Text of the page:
The picturesque but boring village ringed by isolated farms; a district dominated by a strong but taciturn patriarch; the disappearance of a vulnerable young woman, which is uncovered by an unreliable female investigator; the veneer of respectability that readers soon begin to suspect masks something rotten in the state of Scandi. But Smith, whose mother is Swedish, is playing a long game. The world he has created may initially appear full of enjoyably restful conventions, but any cliches in The Farm exist to wrongfoot us. This is a neatly plotted book full of stories within stories, which gradually unravel to confound our expectations.

The great bulk of the book is a two-hander between Daniel and Tilde as she sets out the evidence for her claims. It becomes a sort of therapy session: Daniel listens patiently as his mother brings forth notes and exhibits to back up her claims.

We hear very little about Dan’s partner.

In real life: Smith’s parents had retired from their careers as antique dealers in London to live on a farm in Sweden. As far as Smith knew, all was going well until the day his father phoned to tell him he suspected his mum was mentally ill. Hours later, she arrived in Britain.

‘She was slightly more animated than usual,’ recalls Smith, ‘but she would have been if she really had gone through a terrible conspiracy as she claimed. Otherwise she seemed normal. I was bewildered.’


I’m sure your father has spoken to you. Everything that man has told you is a lie. I’m not mad. I don’t need a doctor. I need the police. I’m about to board a flight to London. Meet me at Heathrow.


“In the service station …I washed my face with a dollop of pungent pink soap from the dispenser, straightening my hair, taming the wild strands.”.


“I was seated next to Mark, who was seated beside my dad, seated beside Anders, the four of us side-by-side…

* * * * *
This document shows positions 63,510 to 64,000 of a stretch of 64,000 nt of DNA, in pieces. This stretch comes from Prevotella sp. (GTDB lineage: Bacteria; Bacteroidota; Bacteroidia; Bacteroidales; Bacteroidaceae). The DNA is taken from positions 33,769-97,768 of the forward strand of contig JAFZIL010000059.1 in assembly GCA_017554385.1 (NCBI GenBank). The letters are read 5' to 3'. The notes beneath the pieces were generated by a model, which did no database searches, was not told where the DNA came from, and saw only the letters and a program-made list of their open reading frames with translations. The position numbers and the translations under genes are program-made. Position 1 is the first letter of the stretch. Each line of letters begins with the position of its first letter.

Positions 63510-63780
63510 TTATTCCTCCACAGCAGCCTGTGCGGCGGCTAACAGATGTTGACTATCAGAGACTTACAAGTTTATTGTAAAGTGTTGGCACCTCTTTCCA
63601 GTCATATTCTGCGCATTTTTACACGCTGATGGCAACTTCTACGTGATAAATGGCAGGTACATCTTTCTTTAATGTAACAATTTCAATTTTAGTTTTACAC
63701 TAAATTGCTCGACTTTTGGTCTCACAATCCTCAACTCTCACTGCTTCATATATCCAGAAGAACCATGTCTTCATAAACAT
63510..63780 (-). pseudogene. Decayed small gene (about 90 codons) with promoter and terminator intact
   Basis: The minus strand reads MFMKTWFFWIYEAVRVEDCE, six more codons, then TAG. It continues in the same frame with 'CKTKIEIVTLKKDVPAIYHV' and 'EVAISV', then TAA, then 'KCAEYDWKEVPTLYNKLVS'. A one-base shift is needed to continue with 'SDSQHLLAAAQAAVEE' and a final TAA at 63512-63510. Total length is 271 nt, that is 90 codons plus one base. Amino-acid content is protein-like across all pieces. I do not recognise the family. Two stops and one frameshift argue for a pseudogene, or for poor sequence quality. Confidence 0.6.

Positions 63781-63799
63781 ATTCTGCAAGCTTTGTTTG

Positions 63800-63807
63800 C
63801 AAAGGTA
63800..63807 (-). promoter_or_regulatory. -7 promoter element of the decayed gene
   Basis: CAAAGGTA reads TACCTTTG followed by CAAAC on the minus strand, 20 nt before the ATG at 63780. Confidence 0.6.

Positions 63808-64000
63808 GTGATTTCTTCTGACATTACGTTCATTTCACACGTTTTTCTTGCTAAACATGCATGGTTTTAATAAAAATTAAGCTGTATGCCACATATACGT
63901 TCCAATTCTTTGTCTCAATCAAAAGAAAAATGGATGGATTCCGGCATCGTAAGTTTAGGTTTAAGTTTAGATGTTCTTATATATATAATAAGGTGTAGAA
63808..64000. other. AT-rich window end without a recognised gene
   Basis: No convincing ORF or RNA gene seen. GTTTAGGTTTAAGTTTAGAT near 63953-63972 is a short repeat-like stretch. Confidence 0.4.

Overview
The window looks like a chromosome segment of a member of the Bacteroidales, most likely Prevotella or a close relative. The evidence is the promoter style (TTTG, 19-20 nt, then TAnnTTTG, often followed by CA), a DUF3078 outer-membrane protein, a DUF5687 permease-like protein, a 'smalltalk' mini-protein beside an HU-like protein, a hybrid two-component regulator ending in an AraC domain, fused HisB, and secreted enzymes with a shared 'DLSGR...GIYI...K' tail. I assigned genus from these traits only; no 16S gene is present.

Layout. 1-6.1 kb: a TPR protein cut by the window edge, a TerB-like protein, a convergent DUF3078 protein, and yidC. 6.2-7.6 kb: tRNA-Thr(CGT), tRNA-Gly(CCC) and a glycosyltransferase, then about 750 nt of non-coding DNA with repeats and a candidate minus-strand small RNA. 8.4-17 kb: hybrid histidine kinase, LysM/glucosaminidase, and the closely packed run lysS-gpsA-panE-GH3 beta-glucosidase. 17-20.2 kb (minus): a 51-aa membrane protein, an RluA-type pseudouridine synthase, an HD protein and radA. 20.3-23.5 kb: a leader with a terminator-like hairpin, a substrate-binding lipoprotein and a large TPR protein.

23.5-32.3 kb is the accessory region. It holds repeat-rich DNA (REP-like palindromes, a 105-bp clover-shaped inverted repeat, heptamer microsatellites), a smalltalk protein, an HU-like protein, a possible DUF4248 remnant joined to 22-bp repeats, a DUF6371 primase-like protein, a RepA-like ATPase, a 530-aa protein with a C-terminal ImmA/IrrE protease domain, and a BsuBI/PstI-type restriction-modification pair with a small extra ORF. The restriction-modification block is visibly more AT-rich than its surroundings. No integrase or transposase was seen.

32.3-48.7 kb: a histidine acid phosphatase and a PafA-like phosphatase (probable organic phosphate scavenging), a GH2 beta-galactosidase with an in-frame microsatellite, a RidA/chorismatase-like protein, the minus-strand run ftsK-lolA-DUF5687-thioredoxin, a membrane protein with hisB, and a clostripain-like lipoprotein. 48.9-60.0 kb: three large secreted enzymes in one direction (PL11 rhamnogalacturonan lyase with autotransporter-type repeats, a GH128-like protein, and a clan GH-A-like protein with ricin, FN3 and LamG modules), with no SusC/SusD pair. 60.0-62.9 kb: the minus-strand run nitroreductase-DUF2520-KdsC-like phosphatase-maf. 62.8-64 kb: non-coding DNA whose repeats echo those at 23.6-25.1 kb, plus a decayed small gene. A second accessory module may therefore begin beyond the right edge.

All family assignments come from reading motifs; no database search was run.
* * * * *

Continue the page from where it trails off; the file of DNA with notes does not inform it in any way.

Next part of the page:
If you refuse to believe me, I will no longer consider you my son…

“You mistrust that word?


You think it sounds unreal?

Villains are real. They walk among us. … ”

“Here’s the crucial point. As the fact of isolation sinks into our consciousness we change, not at first but slowly, gradually, until we accept it as the norm. … It alters our notions of how we should behave, of what is acceptable, and most important of all, what we can get away with.”


“It was increasingly apparent that the way in which I listened to her story changed the story itself, and I reaffirmed my intention to present a neutral front, giving little away.”


“Do I even know my parents? My fondness for them had drifted into a form of neglect.”


“…Except when I was alone. I’d hate myself. It’s how we feel about ourselves when we’re alone that must guide our decisions.”
“Let me quickly remind you that the allegation of being mentally incapable is a tried and tested method of silencing women dating back hundreds of years, a weapon to discredit us when we fought against abuses and stood up to authority.”
“Standing at the point where these photographs were taken, you’re immersed in the most unbelievable quiet. It’s like being at the bottom of the sea except instead of a rusted shipwreck there’s an ancient farmhouse. Even the thoughts in my head sounded loud, and sometimes I found my heart beating hard for no reason except as a reaction against the silence.”
“I’d mistaken familiarity for insight and equated hours spent together as a measure of understanding.”
“cycling down the road. Her movements were erratic, almost out of control, pedaling at alarming speed as though she were being chased. As she passed the gate, I caught sight of her face. She’d been”
“You crave security, Daniel. You always have. Let me tell you. There is none. A great friendship can be swept aside in an evening, a lover changed into an enemy with a single admission.”